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2008 Grants - Stern
Assessment of Driving Safety in Aging, Mild Cognitive Impairment and Dementia
Robert A. Stern, Ph.D.
2008 Investigator-Initiated Research Grant
Driving safety is an important public health issue for individuals of all ages, but it encompasses unique challenges among older persons. Although many older individuals are able to drive with little or no impairment, they experience an increased rate of accidents on average. Older individuals are also more likely to be at fault in accidents and to sustain serious or fatal injuries. These problems become more pronounced in persons with mild cognitive impairment (MCI) or dementia.
Families of older drivers, physicians, departments of motor vehicles and policymakers have all struggled with how to determine when an individual is no longer capable of driving safely. Formal, on-the-road driving exams are viewed as the "gold-standard" test, but they are expensive and not easily accessible to many elderly individuals. Other substitute tests—such as cognitive, motor and visual tests—have been used in some instances, and some medical associations have published guidelines for assessing driving ability. However, it is not known how accurately these tests and guidelines predict real-world driving ability in older persons or in those with MCI or dementia.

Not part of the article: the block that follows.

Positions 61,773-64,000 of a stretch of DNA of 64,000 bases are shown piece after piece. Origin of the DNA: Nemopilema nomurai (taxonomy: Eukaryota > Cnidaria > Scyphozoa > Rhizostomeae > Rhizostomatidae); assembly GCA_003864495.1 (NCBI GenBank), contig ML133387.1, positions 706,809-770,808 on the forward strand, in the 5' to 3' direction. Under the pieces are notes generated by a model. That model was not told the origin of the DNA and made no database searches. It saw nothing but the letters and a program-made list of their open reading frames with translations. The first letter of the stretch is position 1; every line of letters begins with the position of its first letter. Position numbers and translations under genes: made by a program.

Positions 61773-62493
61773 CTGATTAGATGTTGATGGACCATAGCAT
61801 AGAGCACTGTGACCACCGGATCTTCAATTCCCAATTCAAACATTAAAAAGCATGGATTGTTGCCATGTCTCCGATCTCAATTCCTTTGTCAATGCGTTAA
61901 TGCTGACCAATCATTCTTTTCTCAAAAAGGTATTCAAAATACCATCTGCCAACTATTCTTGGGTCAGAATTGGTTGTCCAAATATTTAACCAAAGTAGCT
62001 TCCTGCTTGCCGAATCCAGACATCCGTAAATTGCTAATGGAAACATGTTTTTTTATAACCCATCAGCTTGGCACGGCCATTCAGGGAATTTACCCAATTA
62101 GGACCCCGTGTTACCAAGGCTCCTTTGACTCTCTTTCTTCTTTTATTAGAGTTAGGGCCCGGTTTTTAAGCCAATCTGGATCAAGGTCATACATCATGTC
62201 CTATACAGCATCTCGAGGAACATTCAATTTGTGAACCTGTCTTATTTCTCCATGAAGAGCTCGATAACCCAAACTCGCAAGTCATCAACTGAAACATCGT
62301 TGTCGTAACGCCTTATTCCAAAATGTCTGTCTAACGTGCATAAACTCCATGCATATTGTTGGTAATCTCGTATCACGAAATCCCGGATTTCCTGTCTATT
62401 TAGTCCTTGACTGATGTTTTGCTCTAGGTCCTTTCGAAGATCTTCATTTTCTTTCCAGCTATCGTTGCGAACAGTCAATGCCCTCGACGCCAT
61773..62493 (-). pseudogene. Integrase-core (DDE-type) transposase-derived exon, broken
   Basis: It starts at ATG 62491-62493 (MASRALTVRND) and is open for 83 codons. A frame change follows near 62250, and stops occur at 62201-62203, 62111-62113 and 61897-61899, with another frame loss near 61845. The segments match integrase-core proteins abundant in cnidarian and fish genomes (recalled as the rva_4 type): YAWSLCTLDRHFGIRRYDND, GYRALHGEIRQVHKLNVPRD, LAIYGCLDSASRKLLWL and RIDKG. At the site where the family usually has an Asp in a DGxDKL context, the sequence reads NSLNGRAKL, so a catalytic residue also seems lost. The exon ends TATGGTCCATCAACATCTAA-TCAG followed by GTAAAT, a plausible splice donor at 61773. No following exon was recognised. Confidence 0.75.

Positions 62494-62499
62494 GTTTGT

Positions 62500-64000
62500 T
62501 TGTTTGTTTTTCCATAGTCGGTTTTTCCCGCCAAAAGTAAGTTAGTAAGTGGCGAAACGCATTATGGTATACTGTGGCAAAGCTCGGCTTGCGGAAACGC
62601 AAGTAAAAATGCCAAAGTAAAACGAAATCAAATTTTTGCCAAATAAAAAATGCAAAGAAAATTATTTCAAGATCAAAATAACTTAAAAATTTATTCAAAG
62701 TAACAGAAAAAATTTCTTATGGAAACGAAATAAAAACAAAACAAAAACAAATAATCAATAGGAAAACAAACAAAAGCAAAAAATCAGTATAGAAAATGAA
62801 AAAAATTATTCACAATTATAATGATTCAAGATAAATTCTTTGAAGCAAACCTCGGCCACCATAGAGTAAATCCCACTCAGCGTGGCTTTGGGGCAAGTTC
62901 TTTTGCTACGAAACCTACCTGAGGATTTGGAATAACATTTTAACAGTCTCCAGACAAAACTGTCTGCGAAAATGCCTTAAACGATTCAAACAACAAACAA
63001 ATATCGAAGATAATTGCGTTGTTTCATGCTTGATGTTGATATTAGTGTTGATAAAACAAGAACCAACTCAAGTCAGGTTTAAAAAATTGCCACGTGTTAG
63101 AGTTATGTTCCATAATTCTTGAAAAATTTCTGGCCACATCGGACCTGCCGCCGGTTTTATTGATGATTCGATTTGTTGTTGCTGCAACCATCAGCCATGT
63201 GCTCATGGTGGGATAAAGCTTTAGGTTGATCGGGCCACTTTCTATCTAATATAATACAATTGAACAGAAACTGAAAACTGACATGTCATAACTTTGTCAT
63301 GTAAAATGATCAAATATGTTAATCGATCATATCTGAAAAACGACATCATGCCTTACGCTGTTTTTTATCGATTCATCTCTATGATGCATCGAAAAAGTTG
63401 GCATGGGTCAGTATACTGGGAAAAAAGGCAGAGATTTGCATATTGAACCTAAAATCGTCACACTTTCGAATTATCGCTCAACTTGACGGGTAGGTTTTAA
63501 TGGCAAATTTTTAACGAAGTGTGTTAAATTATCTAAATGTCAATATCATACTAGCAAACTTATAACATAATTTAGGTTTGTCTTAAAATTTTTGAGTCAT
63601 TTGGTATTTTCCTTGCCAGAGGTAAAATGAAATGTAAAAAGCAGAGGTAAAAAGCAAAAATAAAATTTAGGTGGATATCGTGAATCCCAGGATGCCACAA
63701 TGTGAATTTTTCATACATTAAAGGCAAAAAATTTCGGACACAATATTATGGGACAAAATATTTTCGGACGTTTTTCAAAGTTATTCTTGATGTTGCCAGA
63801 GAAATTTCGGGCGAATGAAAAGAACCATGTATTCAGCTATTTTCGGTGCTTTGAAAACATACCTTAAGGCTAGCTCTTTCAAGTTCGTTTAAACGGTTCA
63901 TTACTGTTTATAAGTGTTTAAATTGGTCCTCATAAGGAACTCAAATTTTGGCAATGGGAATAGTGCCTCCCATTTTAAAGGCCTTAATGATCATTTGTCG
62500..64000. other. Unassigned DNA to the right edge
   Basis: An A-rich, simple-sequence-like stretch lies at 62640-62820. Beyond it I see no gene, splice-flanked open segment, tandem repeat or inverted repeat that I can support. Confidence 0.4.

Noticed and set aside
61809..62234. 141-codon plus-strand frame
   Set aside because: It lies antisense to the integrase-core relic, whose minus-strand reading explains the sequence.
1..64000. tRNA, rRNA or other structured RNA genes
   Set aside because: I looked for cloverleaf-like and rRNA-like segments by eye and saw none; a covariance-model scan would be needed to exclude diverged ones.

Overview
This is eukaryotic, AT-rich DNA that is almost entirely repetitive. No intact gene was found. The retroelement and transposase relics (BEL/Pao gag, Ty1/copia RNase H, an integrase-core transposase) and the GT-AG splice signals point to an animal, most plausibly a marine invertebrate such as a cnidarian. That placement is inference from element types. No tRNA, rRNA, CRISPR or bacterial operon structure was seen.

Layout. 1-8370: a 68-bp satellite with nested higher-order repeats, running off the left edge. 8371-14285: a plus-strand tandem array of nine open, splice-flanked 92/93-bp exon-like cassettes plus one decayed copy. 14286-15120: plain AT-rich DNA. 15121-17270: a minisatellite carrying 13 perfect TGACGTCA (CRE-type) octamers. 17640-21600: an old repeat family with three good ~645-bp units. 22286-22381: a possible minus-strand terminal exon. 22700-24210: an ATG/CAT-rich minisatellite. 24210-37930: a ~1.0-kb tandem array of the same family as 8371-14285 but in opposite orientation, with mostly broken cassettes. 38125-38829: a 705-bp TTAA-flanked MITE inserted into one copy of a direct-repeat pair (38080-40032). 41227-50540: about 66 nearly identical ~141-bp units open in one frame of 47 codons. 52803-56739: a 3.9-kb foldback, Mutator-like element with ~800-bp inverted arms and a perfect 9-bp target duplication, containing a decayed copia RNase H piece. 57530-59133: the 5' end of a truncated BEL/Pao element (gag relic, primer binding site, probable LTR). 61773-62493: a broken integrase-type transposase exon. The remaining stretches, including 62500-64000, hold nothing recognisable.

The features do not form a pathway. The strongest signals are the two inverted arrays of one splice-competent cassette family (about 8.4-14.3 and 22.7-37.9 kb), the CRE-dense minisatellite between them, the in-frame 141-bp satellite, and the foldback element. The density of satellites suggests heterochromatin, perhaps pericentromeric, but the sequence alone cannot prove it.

Robert A. Stern, Ph.D., and colleagues are studying a group of older drivers with MCI or dementia to identify a combination of office-based tests that accurately predicts driving safety in this population. Their goal is to develop recommendations for health care providers and policymakers regarding efficient and accurate methods for assessing driving ability in older individuals. This study addresses an important and often stressful issue among persons with cognitive impairment, their family members, healthcare providers and policymakers. It may help to resolve this issue in a manner that preserves, as much as possible, both individual autonomy and public safety.